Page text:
This is the second of a three-part series for my Kitsap Sun business column…
This is the second of a three-part series on running a family business profitably and equitably. Over the past 27 years, I’ve worked with hundreds of family businesses. Even though the industries differ, the challenges surrounding them are very common. In the next two columns, I will draw attention to the three most critical topics that all family businesses need to address for both profitability and family bliss.
So you work for “the man,” do you? Or maybe, “the woman?”
So much of our popular culture revolves around the conceptualization of the persecuted and overburdened employee who works for a horrible boss and uncaring business. A modern day Willy Loman character that is doomed to a dreadful employment while the boss lives a carefree existence carousing on their yacht and mansion.
When it comes to small family businesses, the true picture is often very different.
I find that a very high number of business owners fled one horrible boss for an even worse boss…themselves! So many of you — yes, you — have started or inherited family businesses and find yourselves being treated more contemptibly than you’d accept from any other employer.
Let’s do a quick check:
Do you start work at 6 a.m. and then stop at about 8 p.m. (or later)?
Do you take fewer vacation days than your employees?
Do you accept and return work calls and email until you go to bed?
Do you go to work sick, even when you’d not allow employees to do the same?
Do you fear leaving your business unattended by you for more than a week? So much so that you constantly are checking in when you’re away?
Do you hate your boss?
Let’s be clear. I’ve seen all of these iterations in small family-run businesses over the past 27 years. I’ve heard all the usual excuses:
“I have to make sure the work is done to the company standard…”
“No, I really thrive when working in chaos for 12 hours a day…”
“I have to set a good example of work ethic or else nobody would work hard…”
“I’m not a micro-manager; it’s just that I need to know everything that goes on in my business…”
“My employees feel empowered when I’m always around. They hate it when I’m gone…”
“Oh, I’m only being controlling until (fill in the blank)…”
I could go on for the entire column. In fact, you may have others to share, especially if you are employed at a family business!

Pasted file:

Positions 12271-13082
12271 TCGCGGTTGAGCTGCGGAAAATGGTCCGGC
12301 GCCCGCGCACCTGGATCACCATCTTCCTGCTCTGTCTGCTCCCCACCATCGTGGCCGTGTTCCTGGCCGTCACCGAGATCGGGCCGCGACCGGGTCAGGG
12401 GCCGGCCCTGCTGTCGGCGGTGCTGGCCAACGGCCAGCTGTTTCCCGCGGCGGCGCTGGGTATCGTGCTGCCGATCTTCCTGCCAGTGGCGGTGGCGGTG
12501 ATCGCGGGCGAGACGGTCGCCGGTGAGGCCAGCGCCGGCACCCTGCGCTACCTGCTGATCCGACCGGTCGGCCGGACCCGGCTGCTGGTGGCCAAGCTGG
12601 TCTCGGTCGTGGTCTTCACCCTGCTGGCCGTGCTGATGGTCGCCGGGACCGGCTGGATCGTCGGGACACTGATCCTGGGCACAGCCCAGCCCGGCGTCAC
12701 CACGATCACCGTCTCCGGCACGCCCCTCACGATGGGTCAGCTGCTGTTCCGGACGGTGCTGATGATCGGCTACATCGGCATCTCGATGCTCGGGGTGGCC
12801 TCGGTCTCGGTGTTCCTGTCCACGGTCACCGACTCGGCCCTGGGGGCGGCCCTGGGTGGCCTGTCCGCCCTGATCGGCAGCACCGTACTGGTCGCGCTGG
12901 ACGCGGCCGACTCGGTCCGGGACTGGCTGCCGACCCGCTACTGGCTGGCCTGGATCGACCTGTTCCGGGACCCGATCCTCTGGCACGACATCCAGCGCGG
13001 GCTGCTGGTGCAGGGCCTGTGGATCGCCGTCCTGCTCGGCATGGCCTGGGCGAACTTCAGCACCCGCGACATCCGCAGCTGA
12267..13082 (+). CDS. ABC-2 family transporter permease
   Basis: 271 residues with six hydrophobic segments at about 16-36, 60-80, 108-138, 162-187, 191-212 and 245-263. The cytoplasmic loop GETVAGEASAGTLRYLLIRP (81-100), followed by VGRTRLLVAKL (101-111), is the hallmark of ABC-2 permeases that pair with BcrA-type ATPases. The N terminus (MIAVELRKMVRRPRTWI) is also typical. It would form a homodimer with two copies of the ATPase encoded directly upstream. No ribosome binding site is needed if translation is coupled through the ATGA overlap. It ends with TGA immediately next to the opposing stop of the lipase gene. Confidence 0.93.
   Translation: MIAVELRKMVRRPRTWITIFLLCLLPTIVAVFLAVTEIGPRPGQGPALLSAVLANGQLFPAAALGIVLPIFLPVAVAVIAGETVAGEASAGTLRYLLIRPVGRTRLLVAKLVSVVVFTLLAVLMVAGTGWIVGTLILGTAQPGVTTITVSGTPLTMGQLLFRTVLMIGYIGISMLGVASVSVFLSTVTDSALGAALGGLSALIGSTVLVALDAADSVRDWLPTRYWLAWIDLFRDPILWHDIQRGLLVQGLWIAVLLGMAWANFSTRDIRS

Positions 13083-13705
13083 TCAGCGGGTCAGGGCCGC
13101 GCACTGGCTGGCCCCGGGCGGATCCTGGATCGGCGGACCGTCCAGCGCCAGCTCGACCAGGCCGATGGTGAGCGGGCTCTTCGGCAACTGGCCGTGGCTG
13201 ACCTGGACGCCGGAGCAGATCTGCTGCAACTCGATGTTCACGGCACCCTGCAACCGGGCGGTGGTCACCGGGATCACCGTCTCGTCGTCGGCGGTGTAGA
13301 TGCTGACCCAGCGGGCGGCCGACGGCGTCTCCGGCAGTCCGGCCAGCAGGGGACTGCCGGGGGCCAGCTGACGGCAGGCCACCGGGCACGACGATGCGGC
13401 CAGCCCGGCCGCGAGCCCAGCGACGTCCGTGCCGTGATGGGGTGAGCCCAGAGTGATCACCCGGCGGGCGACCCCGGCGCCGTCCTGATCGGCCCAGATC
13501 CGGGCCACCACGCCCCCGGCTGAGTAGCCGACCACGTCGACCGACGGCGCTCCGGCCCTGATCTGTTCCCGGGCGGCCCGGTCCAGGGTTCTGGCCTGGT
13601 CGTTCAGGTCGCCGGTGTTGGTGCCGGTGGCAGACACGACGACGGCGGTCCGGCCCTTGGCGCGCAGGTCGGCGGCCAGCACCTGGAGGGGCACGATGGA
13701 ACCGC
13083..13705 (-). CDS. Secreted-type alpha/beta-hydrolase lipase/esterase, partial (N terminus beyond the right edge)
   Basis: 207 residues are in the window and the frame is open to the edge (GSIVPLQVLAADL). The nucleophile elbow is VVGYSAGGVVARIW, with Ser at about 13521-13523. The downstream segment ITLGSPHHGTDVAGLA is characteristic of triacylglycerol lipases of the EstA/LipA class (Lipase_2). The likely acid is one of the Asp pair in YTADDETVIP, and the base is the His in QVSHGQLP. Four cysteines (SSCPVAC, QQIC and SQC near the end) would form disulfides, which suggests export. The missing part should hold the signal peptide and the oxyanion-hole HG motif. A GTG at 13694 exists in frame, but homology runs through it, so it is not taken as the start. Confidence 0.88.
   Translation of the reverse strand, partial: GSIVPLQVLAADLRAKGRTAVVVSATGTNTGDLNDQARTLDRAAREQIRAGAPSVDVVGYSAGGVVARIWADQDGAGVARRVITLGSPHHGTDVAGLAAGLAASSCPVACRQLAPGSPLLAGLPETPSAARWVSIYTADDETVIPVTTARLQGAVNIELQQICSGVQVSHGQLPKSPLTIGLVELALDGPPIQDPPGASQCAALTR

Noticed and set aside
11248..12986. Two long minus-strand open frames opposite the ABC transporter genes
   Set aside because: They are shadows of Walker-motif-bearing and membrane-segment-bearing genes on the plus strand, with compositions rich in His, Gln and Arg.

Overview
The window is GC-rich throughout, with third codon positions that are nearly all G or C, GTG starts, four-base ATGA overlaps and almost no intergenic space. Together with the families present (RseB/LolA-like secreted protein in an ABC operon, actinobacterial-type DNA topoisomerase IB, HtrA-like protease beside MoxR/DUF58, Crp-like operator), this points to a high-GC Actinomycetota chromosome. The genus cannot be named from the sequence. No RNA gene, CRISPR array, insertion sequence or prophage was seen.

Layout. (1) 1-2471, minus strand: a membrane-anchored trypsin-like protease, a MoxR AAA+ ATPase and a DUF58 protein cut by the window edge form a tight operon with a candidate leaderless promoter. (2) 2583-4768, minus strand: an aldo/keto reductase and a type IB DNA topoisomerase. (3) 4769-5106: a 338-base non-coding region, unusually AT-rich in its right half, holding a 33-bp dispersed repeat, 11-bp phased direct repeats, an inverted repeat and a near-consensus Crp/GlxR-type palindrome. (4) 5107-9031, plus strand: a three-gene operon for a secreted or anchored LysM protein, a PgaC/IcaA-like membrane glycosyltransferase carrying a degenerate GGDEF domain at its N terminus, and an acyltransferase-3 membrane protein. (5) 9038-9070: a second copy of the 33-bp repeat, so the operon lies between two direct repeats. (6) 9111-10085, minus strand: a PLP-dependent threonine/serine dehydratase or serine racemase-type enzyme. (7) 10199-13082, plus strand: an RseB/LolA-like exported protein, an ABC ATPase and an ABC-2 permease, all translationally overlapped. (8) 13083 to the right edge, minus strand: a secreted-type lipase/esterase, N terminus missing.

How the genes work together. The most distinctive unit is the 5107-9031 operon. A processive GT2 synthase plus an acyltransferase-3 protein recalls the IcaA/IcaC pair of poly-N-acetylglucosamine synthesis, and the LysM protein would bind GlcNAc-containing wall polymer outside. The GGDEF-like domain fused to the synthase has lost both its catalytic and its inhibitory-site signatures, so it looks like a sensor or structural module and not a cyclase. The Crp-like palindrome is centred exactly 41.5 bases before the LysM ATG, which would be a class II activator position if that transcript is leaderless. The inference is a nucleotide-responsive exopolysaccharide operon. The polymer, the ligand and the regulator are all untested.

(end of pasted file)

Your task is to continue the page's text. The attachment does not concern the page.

Here’s the stark reality of the situation — if you own and operate a small family business and can’t walk away for two months without touching it, then you don’t have a business, you have a job! In my experience, entrepreneurs start their businesses not to have a job, but to create jobs; create value; do what they love; and eventually sell that business to fund the rest of their lives. If you work yourself to the bone and create a condition where you’re always stressed out, burned out, and dreading your work, you may not have a much of a life left to enjoy.
The answer is to stop hating your boss. Here’s my five-step process to doing that quickly:
1. Empower your employees: That means train and then trust them. They want autonomy and the permission to fail and learn. That means delegate things that you shouldn’t be doing anymore. It means that you must create a culture and operation where you’re working yourself out of a “job!”
2. Take time off: Force yourself to take vacation time. You can still make yourself accessible in the event of an emergency, but in most cases it won’t happen. Your life balance requires relaxation and recharge. Take it.
3. Give yourself a break: Too many CEOs by their own actions seem to require perfection in themselves. If you do that, stop. You don’t require perfection from employees (and if you do, stop that, too). Allow yourself to be human, to make mistakes, and to be resilient. By doing this, you’ll alleviate stress and anxiety in yourself and your employees.
4. Ferociously guard your time: I cover this in my book, Unleashed Leadership. Learn how to prioritize by triaging what is urgent, important, and normal. The bulk of the time will actually be spent on the last one. Your time is extremely valuable. Save it for what only you can do and what you want to do.
5. Commit to having fun: That’s right. You can have fun. What does this look like? For the savvy CEO of a small family business it looks like actually enjoying what you do and manifesting it through your self-talk, your behavior, and your leadership. You must have a passion for your product or service; must enjoy people; must be a lifelong learner; must be a risk-taker; and must be an encourager. You must be able to reward and forgive yourself; seek out new challenges; create and innovate; and be a positive influence in your company.
People don’t leave jobs, they leave bosses. You’re stuck with yourself. You’d better come to a lifelong “employment agreement” where you wouldn’t even dream of working for anyone else.
Next month, Part 3: Dysfunction junction — What’s your function?
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